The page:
A small pot, currently on display in the Geoff Handbury Science and Technology Hub, may appear to be nondescript, but its appearance belies its significance. This seemingly inconsequential piece of equipment played a key role in one of the major milestones in medical history – the discovery of penicillin.
In 1928, Scottish researcher, Sir Alexander Fleming, serendipitously found that mould growing on a culture plate was apparently repressing the growth of certain nearby bacteria. This mould contained a substance we now call penicillin – the most widely used antibiotic in the world. Having published a paper on this finding in 1929, Fleming did not pursue his work in this area.
Fortunately that article was unearthed by Ernest Chain and a team of researchers in Oxford University, led by Australian Howard (later Lord) Florey, which included Norman Heatley. In 1940, Heatley showed that penicillin cured bacterial infection in mice and afterwards began limited experimentation on humans, with success.
Extracting and purifying enough penicillin for wider experimentation on humans proved to be challenging during WWII when resources were scarce – until Heatley hit upon the idea of growing the mould in particular shaped vessels. Seven hundred specially-fired ceramic pots which he designed were made by James MacIntyre & Co. It was these vessels that ultimately led to the capacity to produce enough penicillin to confirm its untold value as a life saving medicine and, in fact, as a vital factor in altering the course of WWII.
Heatley gave one of these penicillin pots and other material from his work to Dr John Best AO (OM 1957) when they met during the Florey Centenary celebrations in 1998. Dr Best was Chair of the Florey Centenary Committee of the Australian Institute of Policy and Science (AIPS).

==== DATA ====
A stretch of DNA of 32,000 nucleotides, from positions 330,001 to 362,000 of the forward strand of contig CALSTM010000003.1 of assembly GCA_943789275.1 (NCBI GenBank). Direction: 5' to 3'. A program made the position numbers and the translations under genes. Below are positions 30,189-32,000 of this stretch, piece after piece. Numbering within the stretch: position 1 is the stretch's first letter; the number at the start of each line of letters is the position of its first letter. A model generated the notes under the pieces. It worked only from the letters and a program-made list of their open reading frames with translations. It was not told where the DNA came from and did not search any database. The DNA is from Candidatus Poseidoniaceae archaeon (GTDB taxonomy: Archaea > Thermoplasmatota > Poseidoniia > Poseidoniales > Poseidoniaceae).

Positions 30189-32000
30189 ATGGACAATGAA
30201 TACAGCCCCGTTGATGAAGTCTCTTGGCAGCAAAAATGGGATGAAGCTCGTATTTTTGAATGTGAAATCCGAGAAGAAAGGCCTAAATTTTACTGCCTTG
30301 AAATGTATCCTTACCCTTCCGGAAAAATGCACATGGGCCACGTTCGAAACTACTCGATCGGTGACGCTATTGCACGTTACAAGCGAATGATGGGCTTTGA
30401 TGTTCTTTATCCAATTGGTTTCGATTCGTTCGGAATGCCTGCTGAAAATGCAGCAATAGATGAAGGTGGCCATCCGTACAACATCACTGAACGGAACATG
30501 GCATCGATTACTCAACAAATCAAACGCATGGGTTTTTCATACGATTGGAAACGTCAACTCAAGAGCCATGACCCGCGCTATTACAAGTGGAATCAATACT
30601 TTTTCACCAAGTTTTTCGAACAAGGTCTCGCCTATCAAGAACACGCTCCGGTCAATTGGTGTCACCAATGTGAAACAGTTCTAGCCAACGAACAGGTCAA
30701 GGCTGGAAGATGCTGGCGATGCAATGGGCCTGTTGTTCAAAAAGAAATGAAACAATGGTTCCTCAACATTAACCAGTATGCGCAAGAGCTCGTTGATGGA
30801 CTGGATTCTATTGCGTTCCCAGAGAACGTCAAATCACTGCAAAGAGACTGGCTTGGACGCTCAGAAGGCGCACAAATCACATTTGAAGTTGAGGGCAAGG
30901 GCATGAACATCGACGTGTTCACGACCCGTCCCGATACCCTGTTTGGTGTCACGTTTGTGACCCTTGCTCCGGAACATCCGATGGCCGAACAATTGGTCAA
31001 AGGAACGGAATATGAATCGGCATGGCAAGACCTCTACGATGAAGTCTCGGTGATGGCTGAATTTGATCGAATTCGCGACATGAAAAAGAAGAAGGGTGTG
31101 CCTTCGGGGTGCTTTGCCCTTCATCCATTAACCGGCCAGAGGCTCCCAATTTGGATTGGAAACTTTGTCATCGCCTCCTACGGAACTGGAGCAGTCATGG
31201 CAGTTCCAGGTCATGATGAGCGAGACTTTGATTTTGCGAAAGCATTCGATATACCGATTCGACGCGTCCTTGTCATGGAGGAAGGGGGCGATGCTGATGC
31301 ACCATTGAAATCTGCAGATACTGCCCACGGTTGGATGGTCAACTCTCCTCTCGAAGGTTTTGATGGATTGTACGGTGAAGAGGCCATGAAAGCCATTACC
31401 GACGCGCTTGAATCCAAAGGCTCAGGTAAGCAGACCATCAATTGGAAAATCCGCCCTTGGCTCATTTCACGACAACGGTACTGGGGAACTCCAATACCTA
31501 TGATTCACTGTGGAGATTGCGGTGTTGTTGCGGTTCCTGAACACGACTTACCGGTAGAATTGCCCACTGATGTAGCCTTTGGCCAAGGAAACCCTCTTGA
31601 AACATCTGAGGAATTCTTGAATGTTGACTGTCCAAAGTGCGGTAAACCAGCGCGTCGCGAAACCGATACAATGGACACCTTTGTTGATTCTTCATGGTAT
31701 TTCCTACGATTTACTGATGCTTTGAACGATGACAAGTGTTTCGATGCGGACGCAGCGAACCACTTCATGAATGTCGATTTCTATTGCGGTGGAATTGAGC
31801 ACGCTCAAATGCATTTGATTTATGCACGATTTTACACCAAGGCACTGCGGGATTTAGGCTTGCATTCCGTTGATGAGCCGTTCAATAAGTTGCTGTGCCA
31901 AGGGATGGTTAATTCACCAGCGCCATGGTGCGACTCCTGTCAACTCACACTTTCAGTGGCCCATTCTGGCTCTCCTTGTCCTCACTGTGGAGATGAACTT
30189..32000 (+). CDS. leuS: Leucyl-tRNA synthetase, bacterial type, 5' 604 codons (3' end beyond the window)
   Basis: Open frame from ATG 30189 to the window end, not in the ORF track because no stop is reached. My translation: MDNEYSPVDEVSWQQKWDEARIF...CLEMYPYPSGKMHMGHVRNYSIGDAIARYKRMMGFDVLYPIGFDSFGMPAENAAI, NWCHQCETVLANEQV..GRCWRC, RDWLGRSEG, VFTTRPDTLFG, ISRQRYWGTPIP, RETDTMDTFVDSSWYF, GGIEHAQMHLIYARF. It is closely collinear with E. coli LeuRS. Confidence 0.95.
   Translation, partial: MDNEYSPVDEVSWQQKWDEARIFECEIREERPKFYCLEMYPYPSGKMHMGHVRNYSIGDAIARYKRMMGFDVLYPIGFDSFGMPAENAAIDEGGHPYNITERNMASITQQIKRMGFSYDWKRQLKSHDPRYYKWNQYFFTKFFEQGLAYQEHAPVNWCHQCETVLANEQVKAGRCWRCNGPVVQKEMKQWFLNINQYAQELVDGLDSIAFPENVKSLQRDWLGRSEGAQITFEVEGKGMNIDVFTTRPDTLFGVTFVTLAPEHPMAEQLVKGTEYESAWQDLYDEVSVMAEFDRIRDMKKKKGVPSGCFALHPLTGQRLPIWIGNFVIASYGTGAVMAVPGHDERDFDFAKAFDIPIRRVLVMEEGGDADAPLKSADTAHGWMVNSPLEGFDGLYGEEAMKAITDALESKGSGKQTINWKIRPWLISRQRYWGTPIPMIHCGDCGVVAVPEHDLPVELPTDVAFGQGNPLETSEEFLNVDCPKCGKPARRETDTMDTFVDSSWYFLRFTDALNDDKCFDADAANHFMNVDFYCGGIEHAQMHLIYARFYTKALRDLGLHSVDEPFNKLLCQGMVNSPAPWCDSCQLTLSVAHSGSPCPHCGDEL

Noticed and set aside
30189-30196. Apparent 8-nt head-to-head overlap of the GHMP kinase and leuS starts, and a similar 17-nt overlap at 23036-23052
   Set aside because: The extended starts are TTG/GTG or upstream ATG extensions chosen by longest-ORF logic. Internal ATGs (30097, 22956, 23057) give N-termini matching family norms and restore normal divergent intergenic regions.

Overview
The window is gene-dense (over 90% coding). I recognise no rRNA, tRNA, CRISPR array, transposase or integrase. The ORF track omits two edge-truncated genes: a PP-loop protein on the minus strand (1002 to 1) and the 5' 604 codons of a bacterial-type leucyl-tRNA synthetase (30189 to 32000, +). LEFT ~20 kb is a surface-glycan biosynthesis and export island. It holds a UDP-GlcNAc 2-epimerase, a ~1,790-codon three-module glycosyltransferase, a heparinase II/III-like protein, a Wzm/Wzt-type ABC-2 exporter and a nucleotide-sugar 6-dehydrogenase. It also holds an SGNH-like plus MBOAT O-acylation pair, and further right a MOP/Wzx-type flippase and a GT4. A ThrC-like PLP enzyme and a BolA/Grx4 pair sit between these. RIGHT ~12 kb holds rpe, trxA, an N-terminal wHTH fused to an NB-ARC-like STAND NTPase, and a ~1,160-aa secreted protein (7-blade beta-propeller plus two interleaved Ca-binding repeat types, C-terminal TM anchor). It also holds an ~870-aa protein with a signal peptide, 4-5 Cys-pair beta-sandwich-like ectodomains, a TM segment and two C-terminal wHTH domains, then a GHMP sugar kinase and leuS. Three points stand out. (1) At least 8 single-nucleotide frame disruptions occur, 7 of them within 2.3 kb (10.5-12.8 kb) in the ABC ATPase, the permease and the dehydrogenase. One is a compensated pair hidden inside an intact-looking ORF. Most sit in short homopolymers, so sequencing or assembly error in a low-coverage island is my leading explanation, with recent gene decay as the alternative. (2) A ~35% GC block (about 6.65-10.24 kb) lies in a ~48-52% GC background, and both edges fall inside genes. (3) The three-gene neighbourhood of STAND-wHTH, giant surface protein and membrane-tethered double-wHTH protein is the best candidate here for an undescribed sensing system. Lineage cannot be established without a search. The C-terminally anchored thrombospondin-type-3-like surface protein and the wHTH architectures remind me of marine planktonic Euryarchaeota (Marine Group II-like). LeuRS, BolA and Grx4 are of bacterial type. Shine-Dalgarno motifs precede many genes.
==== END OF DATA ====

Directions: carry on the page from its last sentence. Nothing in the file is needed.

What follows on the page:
Dr Best said of his relationship with Heatley: “You do not often meet a truly great person, and then develop a strong friendship with them. Heatley was an exemplar for those who in the future may wish to emulate his impact on humankind.”
Dr Best generously gifted the pot, a set of weights and a purification instrument also used during the extraction process, to Melbourne Grammar School in 2018, “in the hope that it will inspire the students of MGS to scientific enquiry, endeavor and excellence”. The items are displayed in the foyer of the Hub, together with other items of similar inspirational quality.
About Dr John Best AO (OM 1957)
Dr John Best AO MD BS (Melb) PhD (Mon) worked in policy, strategic planning and management in the health sector, advising Federal and State Governments, industry, hospitals and health services for many years.
Recognised as an authority in best practice relating to the policy and provision of medical services and medical intern training, particularly in rural and regional areas, Dr Best served as Director of Medical Services for four rural health services in Victoria. He was Chair of a tri-health service credentialing committee and inaugural director of clinical training for the Murray to the Mountains (M2M) Intern Program.
He is a former Deputy Secretary-General of the Australian Medical Association, as well as a former President of the International Society for Quality in Health Care and of the Australasian Faculty of Public Health Medicine within the Royal Australasian College of Physicians. Dr Best was also Chair of the AIPS for 18 years.
Dr Best was awarded Officer of the Order of Australia in 2007 “for service to medicine and to public health through support for strategic health research and policy development, and as a contributor to the development of rural and remote health services and medical education programmes, particularly in Aboriginal and Torres Strait Island communities and regional Victoria”.